Army Aviation today has a reckonable fleet poised for a definite and critical role be it peace or war. Army Aviation provides mainly four types of aviation support during operations of the field Army, namely composite or light aircraft support, cargo, combat and high altitude support. Composite support is available at all times, however, availability of cargo and combat support subjects to Army's overall plans.
Light Aircraft Support Composite squadron is integral to each Corps, comprising single engine fixed wing and rotary wing aircraft. Tasking of these aircrafts is: Command and liaison; Conduct Artillery shoots as authorized observers; Act as Airborne Forward Air Controller (FAC); Battle field surveillance; Reconnaissance; and Casualty evacuation.
Cargo Aviation Support comprises cargo helicopters mainly the Pumas and MI-17s. The cargo Aviation support includes the following: Shifting of troops, heavy weapons and equipment to the most threatened sectors; Heliborne and anti heliborne operations in support of offensive and defensive operations; Support to Aviation Combat Group to establish Aerial Forward Area Arming and Refueling Point (FAARP); Specialized transfrontier operations to include raids, ambushes etc.; and Electronic Warfare Operations.
Combat Aviation Support comprises the combination of Attack (Cobras) and Scout helicopters (Jet Rangers) grouped into combat flights in a Combat Squadron. The two combat squadrons form part of Aviation Combat Group.
High Altitude Support Alouette-III helicopter of French origin was inducted in mid sixties to support the construction of Karakuram Highway. This helicopter proved extremely effective in Northern and AK areas. Siachin conflict, however, confronted Army Aviation with altitudes, where Alouette-III helicopter was stretched to the maximum limits of its capabilities and its load carrying capacity reduced tremendously. A need was felt to induct a suitable high altitude helicopter. Induction of Lama and MI-17 helicopters significantly enhanced Aviation support to troops deployed in high altitudes. However, Alouette-III and Puma helicopters are still operating upto 4000 and 6000 meters respectively. Early eighties saw Siachin flare up and Alouette-III, Lama and Puma helicopters played an important part.
Army Aviation Modernization
In 1947, at the time of independence, Pakistan inherited four fabric covered Auster airplanes. These were part of an "Air Observation Post Squadron", which was deployed in Lahore in support of Punjab Boundary Commission. These four Auster aircraft were grouped in Chaklala as 1st Air Observation Post flight. The first important acquisition of Army Aviation was the induction of L-19s in 1958 and OH-13s which were received after the Korean conflict as part of US Aid.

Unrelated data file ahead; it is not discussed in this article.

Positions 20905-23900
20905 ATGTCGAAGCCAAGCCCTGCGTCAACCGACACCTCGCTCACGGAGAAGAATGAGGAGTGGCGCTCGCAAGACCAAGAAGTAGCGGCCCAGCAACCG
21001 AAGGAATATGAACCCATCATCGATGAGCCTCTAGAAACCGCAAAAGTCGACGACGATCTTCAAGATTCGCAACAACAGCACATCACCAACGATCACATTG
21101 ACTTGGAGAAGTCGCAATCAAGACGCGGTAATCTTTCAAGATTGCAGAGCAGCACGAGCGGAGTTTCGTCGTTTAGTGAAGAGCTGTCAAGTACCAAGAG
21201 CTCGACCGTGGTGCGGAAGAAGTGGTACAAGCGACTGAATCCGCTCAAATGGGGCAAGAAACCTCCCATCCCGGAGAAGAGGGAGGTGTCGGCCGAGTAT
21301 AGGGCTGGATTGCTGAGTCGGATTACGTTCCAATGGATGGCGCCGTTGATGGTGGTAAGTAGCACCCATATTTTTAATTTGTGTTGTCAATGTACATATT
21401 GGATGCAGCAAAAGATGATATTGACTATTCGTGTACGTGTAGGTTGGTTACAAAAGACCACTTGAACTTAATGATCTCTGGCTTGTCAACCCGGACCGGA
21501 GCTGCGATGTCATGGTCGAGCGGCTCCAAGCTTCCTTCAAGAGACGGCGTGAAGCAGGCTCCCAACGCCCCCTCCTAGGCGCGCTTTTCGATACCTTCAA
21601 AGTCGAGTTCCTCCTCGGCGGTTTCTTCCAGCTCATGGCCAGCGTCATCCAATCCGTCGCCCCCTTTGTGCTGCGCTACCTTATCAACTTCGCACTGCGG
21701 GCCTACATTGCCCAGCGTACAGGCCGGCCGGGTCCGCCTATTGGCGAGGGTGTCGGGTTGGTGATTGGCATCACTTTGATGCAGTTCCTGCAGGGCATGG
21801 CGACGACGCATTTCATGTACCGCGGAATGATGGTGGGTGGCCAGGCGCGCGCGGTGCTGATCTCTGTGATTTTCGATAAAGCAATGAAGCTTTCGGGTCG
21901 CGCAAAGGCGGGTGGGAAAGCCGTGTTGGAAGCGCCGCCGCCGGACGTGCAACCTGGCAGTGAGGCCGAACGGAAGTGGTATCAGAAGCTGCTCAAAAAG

The 1960s saw induction of Alloutte-III from France and MI-8s from Russia. With the enhanced canvas now possible, the induction of pilots which was being made from Artillery alone was made open to all arms. It became a separate Corps in 1977. The next important land mark was the induction of Puma Cargo helicopters from France in 1978 and yet another major leap was the Combat Group raised through 20 Cobra helicopters received from USA in 1985. The decade of nineties saw the induction of MI-17 helicopters from Russia.
The AH-1 F/S Cobra's are used for attack operations. The Bell-412's & UH-1H's are used for VIP/General transport and light troop transport along with relief operations and air support. The SA/IAR-330 Puma's are used for for Troop transport, Air support, VIP transport, and special operations, while the MI-17's are used for troop transport and relief operations. The Eurocopter AS-350 Ecureuil's are used for VIP transport and high altitude missions, Alloutte III's for reconnaissance and general transport, and Bell 206 Jet-Rangers for reconnaissance and light relief operations.
In 2004, Pakistan and the US embarked on a long-term $235 million project to help build Army Aviation's capability. During the first phase of the project, Pakistan leased the helicopters while the US provided the resources, funding, training and support to help Pakistan establish a strong and reliable helicopter fleet.